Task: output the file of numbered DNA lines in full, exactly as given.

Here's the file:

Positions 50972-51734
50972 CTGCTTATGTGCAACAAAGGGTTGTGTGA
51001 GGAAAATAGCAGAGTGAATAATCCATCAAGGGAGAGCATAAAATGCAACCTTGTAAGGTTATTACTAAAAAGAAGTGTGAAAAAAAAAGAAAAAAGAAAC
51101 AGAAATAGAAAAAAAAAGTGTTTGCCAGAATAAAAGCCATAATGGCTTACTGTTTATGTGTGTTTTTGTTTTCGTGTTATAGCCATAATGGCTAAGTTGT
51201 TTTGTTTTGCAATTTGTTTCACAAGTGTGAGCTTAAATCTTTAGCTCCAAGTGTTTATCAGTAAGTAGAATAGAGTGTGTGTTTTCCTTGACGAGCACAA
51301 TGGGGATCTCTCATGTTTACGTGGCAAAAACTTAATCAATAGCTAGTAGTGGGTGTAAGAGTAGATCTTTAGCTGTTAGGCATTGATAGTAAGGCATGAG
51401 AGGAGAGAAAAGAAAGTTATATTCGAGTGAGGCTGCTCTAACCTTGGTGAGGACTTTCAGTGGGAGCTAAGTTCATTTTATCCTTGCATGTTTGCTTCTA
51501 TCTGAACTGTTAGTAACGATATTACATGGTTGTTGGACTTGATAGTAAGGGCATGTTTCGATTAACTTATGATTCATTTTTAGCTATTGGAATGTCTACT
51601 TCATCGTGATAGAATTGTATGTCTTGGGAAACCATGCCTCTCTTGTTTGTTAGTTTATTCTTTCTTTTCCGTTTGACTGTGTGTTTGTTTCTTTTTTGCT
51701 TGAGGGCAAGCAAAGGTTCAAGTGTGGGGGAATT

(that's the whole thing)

Positions 50972-51734
50972 CTGCTTATGTGCAACAAAGGGTTGTGTGA
51001 GGAAAATAGCAGAGTGAATAATCCATCAAGGGAGAGCATAAAATGCAACCTTGTAAGGTTATTACTAAAAAGAAGTGTGAAAAAAAAAGAAAAAAGAAAC
51101 AGAAATAGAAAAAAAAAGTGTTTGCCAGAATAAAAGCCATAATGGCTTACTGTTTATGTGTGTTTTTGTTTTCGTGTTATAGCCATAATGGCTAAGTTGT
51201 TTTGTTTTGCAATTTGTTTCACAAGTGTGAGCTTAAATCTTTAGCTCCAAGTGTTTATCAGTAAGTAGAATAGAGTGTGTGTTTTCCTTGACGAGCACAA
51301 TGGGGATCTCTCATGTTTACGTGGCAAAAACTTAATCAATAGCTAGTAGTGGGTGTAAGAGTAGATCTTTAGCTGTTAGGCATTGATAGTAAGGCATGAG
51401 AGGAGAGAAAAGAAAGTTATATTCGAGTGAGGCTGCTCTAACCTTGGTGAGGACTTTCAGTGGGAGCTAAGTTCATTTTATCCTTGCATGTTTGCTTCTA
51501 TCTGAACTGTTAGTAACGATATTACATGGTTGTTGGACTTGATAGTAAGGGCATGTTTCGATTAACTTATGATTCATTTTTAGCTATTGGAATGTCTACT
51601 TCATCGTGATAGAATTGTATGTCTTGGGAAACCATGCCTCTCTTGTTTGTTAGTTTATTCTTTCTTTTCCGTTTGACTGTGTGTTTGTTTCTTTTTTGCT
51701 TGAGGGCAAGCAAAGGTTCAAGTGTGGGGGAATT